It seemed few Republicans had any desire to rehash the episode.

“There is little or no appetite for it,” said Sen. Susan Collins (R-Maine). “Those who thought that shutdowns were a good idea have been disabused by that.”

Some Republican centrists are even suggesting that a bipartisan border agreement could withstand a veto threat.

“I think the committee will come up with a deal … If they come up with something that isn’t crazy, I think it’ll have enough votes to override a veto in the House and Senate,” Rep. Mike Simpson of Idaho said Monday. Simpson is among at least two House Republicans who have drafted their own long-shot funding plans, ready to be unveiled in case border security talks collapse again.

“Because we’ve all learned, hopefully, that shutdowns don’t work, and they’re stupid.”

But even as some Republicans look to use their influence with Trump to nudge him away from another self-destructive shutdown, others are just as queasy about being at odds with the president.

Take Sen. Joni Ernst (R-Iowa), who is up for reelection in 2020 and could face a tough Democratic challenge. She disliked the shutdown and said it made everyone in Congress look bad, but she was not among those thinking about bolting from Trump’s position last week before the president himself caved.

“We need to work with the president,” Ernst said Monday. “We need to have border security.”

Ernst’s view is even more broadly shared in the House, where following a House GOP leadership meeting on Monday, senior Republican lawmakers claimed they were ready for another shutdown if House Speaker Nancy Pelosi and Senate Minority Leader Chuck Schumer don’t give in on a border wall.

“I don’t think many people were moved in this shutdown on the left or the right,” added Rep. Patrick McHenry (R-N.C.). “Everyone felt justified in their position, and there’s not a great deal of learning that occurred.”

Rep. Kay Granger (Texas), top Republican on Appropriations Committee, said Trump shouldn’t take a shutdown off the table at this point. “Maybe moving forward after this, but not right now,” Granger said.

Among hard-line conservative Republicans who urged Trump to use a shutdown to pressure Democrats, there is no doubt what the president should do: keep the pressure on Democrats to deal. And if they don’t, then Trump can consider declaring a national emergency or some other option.

“We’ve got three weeks here to see what we can work out,” said House GOP Conference Chairwoman Liz Cheney (Wyo.). “I think everybody would like to be able to work something out. But it’s gonna depend on the Democrats.”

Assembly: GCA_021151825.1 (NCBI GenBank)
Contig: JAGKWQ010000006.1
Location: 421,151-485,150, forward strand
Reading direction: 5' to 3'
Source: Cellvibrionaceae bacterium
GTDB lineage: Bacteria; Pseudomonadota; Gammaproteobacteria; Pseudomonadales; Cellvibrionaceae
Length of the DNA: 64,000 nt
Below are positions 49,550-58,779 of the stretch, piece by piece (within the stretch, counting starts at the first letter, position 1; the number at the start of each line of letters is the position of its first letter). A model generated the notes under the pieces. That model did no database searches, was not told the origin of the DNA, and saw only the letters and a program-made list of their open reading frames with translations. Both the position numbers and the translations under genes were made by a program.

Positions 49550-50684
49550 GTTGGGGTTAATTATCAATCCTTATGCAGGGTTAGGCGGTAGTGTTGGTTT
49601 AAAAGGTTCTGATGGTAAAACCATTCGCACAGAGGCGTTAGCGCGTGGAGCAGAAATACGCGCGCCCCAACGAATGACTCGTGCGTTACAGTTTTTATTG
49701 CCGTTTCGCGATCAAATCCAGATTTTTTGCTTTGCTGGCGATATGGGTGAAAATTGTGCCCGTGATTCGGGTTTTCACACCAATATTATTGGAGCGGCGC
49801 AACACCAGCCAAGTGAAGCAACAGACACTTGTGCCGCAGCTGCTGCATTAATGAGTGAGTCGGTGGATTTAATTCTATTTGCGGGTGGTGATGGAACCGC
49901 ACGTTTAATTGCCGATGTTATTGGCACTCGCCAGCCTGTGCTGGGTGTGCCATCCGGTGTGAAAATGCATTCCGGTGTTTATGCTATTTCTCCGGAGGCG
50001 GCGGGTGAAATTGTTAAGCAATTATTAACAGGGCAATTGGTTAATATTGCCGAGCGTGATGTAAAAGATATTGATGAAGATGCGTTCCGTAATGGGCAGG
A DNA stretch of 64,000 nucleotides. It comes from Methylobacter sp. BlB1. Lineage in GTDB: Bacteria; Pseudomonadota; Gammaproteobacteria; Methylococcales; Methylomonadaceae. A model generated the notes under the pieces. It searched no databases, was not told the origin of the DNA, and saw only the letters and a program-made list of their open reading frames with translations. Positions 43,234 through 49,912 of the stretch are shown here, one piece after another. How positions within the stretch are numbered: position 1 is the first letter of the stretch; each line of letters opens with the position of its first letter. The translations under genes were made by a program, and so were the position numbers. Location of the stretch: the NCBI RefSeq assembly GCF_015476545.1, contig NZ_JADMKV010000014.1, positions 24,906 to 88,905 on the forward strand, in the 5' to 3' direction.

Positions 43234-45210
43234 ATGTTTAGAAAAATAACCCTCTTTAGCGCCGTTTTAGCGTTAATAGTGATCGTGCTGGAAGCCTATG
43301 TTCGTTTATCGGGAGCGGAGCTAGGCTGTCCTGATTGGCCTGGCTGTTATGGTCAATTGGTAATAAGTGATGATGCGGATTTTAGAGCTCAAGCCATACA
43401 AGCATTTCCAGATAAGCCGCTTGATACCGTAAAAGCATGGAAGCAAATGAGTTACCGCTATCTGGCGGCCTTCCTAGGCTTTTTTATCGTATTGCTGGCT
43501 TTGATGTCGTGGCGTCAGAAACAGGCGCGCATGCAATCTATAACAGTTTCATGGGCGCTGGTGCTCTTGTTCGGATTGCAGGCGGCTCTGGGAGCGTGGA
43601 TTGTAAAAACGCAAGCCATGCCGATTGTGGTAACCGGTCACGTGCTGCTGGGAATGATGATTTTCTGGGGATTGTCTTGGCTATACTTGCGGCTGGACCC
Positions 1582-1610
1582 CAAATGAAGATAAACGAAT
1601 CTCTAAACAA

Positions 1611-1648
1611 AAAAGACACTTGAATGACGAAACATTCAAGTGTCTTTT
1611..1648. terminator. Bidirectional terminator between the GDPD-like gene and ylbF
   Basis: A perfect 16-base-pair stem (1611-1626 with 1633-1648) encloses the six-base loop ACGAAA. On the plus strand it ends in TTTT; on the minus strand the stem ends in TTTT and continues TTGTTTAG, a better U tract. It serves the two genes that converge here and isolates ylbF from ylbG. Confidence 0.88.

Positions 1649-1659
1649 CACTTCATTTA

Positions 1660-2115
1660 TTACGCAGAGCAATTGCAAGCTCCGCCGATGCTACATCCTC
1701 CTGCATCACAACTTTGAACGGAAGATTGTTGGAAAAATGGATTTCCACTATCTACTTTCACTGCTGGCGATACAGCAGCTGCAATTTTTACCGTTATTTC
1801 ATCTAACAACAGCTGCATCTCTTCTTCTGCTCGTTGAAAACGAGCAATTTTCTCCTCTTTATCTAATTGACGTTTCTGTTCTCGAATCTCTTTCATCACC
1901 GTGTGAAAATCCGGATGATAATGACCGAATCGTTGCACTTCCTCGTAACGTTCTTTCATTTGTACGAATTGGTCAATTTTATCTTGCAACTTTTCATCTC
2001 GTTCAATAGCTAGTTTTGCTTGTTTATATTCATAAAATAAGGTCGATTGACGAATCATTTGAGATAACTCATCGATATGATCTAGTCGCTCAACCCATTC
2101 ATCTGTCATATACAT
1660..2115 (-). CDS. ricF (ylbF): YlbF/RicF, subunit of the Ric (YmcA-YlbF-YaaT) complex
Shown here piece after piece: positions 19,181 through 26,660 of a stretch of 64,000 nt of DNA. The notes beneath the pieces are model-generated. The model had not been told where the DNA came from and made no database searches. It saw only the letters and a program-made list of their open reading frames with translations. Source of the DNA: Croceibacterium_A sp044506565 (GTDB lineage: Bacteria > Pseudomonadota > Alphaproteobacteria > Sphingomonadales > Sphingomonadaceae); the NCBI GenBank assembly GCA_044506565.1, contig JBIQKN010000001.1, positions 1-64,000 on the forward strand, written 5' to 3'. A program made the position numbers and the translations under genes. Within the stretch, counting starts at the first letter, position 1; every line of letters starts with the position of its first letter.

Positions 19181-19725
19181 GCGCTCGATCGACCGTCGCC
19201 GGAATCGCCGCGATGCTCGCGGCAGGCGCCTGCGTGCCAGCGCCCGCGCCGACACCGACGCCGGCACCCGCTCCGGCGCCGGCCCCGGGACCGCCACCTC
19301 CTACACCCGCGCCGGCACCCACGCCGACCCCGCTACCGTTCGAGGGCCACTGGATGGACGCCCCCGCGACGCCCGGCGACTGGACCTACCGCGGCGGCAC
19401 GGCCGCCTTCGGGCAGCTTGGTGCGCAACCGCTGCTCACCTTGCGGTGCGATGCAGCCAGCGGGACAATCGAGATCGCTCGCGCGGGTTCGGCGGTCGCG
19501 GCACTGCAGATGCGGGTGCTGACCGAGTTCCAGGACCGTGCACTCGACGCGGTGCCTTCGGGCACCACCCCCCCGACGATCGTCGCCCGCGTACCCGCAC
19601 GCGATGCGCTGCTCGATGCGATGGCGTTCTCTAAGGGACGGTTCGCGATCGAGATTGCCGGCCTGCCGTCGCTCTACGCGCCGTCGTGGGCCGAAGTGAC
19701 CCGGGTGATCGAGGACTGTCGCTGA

If a second shutdown is truly looming, Rep. Tom Reed (R-N.Y.) said Congress should pass stopgap funding bills every day to protect federal workers while keeping the pressure on Congress to strike a deal.

“I hope that is the case, and people have learned the lesson not to do this, that nobody wins in a shutdown.” Reed said, referring to the short-term funding bill that Trump signed on Friday.

Rep. Rodney Davis (R-Ill.), who was among the few Republicans to support Democratic funding bills to reopen the government this month, acknowledged that nobody wants another shutdown. But he said Democrats — specifically, Pelosi — would take the heat this time if the border security talks collapsed, despite polls consistently showing the public sided with Democrats.

“It’s on them. They’re the ones who said reopen the government because we’ll come and tell you what we want,” Davis said. “Republicans and the president moved. They did what Speaker Pelosi asked.”

McHenry warned not to read too much into polls showing Trump was hurt by the shutdown: “So to say that is going to have some lasting impact is not commensurate with the last two years of experience.”

Senate Republicans would disagree. They face a more difficult Senate map in 2020 than they did last year and could be dragged into the minority if Trump’s popularity collapses. And if in two weeks the conference committee isn’t going anywhere, they’re the ones that will have to put a bill on the floor to fund the government — and potentially shirk Trump’s demands for the wall.

Eliana Johnson contributed to this report.

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https://www.politico.com/story/2019/01/28/government-shutdown-republicans-trump-1133101